Physical Distancing is inconvenient

An imagined conversation with my Dad

“It’s all bullshit. I refuse to change my behaviour. I had three restaurant meals last week and the places were full.”

Photo by Quentin Dr on Unsplash

OK, interesting. In project management there’s a thing we do called a risk assessment. Can we do a thought experiment here?

Let’s say you were infected with SARS-CoV-2. You’re fine, you’re just carrying the coronavirus.

“I don’t care if I get sick.”

Yep, yep, I know. But for the sake of discussion let’s say you were capable of infecting other people. OK?

1. How severe would the consequences be if you infected someone else?

“But it’s all bullshit. I’ve been around other people and I’m not sick.”

Yeah, we’ll get to that in a minute. For right now let’s talk about consequences if it did happen. You’ve seen the stories. We have actual evidence of what happens to people when they get sick with COVID-19. How severe is the worst outcome?

“Less than 1% of people die. More people die each year from the flu.”

OK, so the worst possible outcome is death?

“Most people don’t even show any symptoms.”

What I’m trying to do is separate the likelihood from the severity. So just sticking with severity, what I’ve seen is that people have been getting really really sick and can’t breathe and need oxygen pumped into their lungs, and it’s so bad they think it’s the tube in their throat that’s the problem but it’s actually all the fluid in their lungs. It sounds absolutely horrible, and then some people die.

So, purely from a “how bad could the outcome be” perspective, if you infected other people how bad would that be from 1–10?

“OK, I’ll play along because it’s all bullshit. Cancer would be a 10, this is a 7.”

Great. Now the question you’ve wanted to get to:

2. How likely is it that this would happen?

“On that cruise ship there was 3000 people and only about 200 of them got it. That’s less than 10%.”

OK, fine, we’ll go with your assessment because I know I won’t change your mind with expert opinions and evidence. You believe what you believe.

Out of 10, how likely is it that you could infect someone else without you feeling sick.

“1 out of 10. It’s so unlikely to happen.” blah blah climate change greenies media blah.

OK, but we’re not done. We still have two questions to go.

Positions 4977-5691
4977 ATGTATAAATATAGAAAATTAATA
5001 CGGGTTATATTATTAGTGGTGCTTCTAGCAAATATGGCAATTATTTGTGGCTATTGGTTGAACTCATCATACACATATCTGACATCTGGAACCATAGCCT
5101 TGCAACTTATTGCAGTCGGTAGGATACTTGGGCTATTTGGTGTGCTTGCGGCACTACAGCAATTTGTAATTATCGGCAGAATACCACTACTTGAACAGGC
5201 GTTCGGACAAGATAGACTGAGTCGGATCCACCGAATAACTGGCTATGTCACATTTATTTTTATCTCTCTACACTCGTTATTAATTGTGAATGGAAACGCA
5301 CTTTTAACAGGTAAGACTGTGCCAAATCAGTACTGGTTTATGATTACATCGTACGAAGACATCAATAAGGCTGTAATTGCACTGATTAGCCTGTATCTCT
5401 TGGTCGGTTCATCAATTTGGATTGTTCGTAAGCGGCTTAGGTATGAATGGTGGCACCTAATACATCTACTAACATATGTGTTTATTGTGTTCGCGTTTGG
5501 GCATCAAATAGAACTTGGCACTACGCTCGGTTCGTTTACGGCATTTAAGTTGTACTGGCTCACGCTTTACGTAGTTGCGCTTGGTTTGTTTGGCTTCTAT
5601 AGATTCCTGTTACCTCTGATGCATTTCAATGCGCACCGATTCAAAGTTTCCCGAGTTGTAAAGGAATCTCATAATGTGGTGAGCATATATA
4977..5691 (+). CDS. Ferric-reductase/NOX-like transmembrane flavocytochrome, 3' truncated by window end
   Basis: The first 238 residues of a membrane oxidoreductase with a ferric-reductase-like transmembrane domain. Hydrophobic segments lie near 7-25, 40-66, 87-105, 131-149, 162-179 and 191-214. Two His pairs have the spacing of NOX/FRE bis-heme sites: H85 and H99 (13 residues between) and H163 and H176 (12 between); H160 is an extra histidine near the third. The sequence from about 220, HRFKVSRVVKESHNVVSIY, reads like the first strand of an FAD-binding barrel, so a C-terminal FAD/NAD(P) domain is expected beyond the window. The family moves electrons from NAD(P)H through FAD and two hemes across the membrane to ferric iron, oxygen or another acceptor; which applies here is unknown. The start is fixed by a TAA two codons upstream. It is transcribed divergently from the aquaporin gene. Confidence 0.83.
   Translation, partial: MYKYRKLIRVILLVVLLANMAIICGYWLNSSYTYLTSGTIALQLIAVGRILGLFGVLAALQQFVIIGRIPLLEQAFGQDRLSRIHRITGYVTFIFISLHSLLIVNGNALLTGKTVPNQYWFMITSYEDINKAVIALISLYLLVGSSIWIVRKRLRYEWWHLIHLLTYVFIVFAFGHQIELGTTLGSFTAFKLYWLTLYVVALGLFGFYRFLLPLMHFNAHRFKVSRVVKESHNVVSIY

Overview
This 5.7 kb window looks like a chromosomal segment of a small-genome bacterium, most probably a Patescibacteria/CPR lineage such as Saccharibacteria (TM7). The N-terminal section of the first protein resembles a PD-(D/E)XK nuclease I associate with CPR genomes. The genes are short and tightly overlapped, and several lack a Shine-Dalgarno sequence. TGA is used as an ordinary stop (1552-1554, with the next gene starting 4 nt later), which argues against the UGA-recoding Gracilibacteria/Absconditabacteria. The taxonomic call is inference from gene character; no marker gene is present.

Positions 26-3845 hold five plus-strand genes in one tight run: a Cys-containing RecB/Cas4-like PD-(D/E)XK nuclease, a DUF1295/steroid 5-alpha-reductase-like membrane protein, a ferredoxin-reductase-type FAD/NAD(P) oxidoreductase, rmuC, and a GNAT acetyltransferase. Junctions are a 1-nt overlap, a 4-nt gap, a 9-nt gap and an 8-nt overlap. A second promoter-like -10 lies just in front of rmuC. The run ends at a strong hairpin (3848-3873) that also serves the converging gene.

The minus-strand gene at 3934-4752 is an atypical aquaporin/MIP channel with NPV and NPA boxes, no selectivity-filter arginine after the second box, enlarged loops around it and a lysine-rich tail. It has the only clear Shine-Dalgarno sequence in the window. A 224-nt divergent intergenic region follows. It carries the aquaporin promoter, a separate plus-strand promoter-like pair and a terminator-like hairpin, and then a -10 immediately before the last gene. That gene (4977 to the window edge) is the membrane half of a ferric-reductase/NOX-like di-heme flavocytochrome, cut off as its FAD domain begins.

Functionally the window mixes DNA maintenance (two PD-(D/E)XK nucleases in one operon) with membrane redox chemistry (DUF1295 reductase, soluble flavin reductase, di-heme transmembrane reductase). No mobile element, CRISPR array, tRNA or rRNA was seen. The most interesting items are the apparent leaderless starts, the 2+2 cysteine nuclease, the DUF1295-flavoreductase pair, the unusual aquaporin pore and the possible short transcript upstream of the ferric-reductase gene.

Remember, the scenario here is that you’re infectious and don’t know it.

3. How effective would mitigation strategies be?

Let’s say, staying at home except to walk the dog and buy groceries. When you come across someone on the footpath you move across to let them keep their distance, instead of forcing them to walk onto the road to avoid you. Not standing right next to people at the traffic lights. Not going to a restaurant.

“They’ve closed all the restaurants now. Bloody overreaction.”

Mm-hmm. So let’s say you can spread the virus, and you minimise contact with other people as much as possible. How effective would that be in preventing you from infecting other people?

“But other people have it. Me staying at home wouldn’t change anything.”

And how many other people’s behaviour can you control? For right now let’s keep the difficulty level fair and keep the focus on you.

“Fine. Well, it’s all bullshit. As if me staying 1 metre away from you will make any difference. I’m not licking from other people’s water glasses.”

Yep, like you said it’s only a 1 out of 10 likelihood that it will happen. We talked about that.

So what if you stayed away? If the virus is transmitted by water droplets and touch, and you stayed far enough away, and for the sake of argument we said that the likelihood was already 1/10, do you think that would reduce the likelihood to zero?

“It’s all such bullshit.”

Let’s assume, because that’s what we are seeing evidence of from other places, that this reduces the likelihood of infection.

Now, important final question.

4. How much effort would it be to mitigate the risk?

So far we have said that the potential consequences are a pretty horrible 7 out of 10, the likelihood is 10%, so for every 10 people you get close to only 1 of them will get sick…

“And only 1% of them will die, which is much fewer people every year than smoking or the flu or driving.”

Mm-hmm, nearly there. And if you stay away from people for a month or so that would reduce the likelihood to even less, let’s say you instead infect one in 50 people… how much effort would that be for you?

“Look, this is all bullshit. They said global warming would come and it’s only 22 degrees and it’s practically Summer. Y2K was supposed to make planes fall out of the sky.”

Sure. But you have what you need at home. You have wine, a dog to keep you company, and lots of WW2 movies to watch. Do you really need to go out in the next month? Is it that much effort to stand a bit further away from people so they feel comfortable even if it’s all bullshit? Just in terms of the cost to you, how bad would that be on a scale of 1–10?

Risk Matrix from U.S. DEPARTMENT OF TRANSPORTATION FEDERAL AVIATION ADMINISTRATION (Wikimedia)

I work with startups, teach entrepreneurship, and freelance in improv and leadership coaching.

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